A gonadotropin is one of a group of protein hormones considered vital to human reproduction. Gonadotropins are produced by cells called gonadotropes located in the pituitary gland. The two principal types of gonadotropin are follicle-stimulating hormone (FSH) and luteinizing hormone (LH). Human chorionic gonadotropin (hCG) is a third type that is produced during pregnancy. As these hormones are an important part of the reproductive process, gonadotropins are often used as a treatment for infertility in both men and women.
Both FSH and LH production are controlled by another hormone called gonadotropin-releasing hormone (GnRH). The action of GnRH is triggered during puberty. GnRH is secreted by the hypothalamus and released into the pituitary in pulses. The secretion of LH and FSH is controlled by how large these pulses of GnRH are, and how frequently they occur. Men tend to experience pulses of GnRH at a fairly constant rate, while women usually experience the release of the hormone at varying rates, with a peak that occurs just before ovulation.
In women, this follicle-stimulating hormone causes the ovarian follicles to grow and mature. Specifically, FSH acts on cells called granulosa cells that surround the immature egg, or oocyte, inside the ovarian follicle, causing them to grow and increase in number. FSH also stimulates the growth of germ cells in men, causing immature sperm cells called spermatogonia to ripen into mature sperm cells called spermatozoa.
When an ovarian follicle reaches the height of its maturity, also termed the late tertiary phase of development, heightened levels of estrogen in a woman's body activate a large surge of luteinizing hormone. This surge typically lasts for a day to two days before the high levels of LH trigger ovulation. LH also begins a process that converts the follicle into a corpus luteum, a structure in the ovary that produces the hormone progesterone and is vital to the maintenance of pregnancy. In men, LH also plays an important role by encouraging the Leydig cells found in the testes to produce the hormone testosterone.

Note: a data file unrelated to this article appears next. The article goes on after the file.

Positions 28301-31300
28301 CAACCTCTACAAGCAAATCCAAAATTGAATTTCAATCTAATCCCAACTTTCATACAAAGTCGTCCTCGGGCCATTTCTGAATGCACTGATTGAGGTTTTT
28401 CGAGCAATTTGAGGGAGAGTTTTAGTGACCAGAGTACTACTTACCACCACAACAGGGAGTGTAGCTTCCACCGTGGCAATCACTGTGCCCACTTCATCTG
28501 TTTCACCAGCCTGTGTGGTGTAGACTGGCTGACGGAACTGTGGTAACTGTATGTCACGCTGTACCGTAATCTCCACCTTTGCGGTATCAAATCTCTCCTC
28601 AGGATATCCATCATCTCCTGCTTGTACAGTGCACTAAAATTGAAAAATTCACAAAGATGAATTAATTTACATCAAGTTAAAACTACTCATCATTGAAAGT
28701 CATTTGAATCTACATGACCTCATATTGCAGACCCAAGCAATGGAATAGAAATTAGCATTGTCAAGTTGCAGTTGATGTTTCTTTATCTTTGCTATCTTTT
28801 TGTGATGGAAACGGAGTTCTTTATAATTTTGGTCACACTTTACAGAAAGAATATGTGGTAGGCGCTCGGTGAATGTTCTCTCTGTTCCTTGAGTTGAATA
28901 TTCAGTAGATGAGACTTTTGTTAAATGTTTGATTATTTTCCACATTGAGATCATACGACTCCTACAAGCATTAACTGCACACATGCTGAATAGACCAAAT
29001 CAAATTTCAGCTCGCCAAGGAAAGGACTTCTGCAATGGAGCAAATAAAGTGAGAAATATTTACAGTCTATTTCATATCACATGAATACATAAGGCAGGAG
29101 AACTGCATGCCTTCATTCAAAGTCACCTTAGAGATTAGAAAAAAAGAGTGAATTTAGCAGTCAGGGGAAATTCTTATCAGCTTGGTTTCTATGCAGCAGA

Gonadotropin injection therapy is sometimes used as a fertility treatment, acting directly on the ovaries of women who wish to become pregnant. Men may also receive gonadotropin injections as a treatment for an abnormally low sperm count. GnRH, FSH, and hCG can all be used to treat infertility, as can another type of hormone called human menopausal gonadotropin (hMG). This hormone is extracted from the urine of women who have undergone menopause, and is essentially a combination of FSH, LH, and hCG. Gonadotropin injections do not always result in a successful pregnancy, with women who take the injections becoming pregnant 20% to 60% of the time.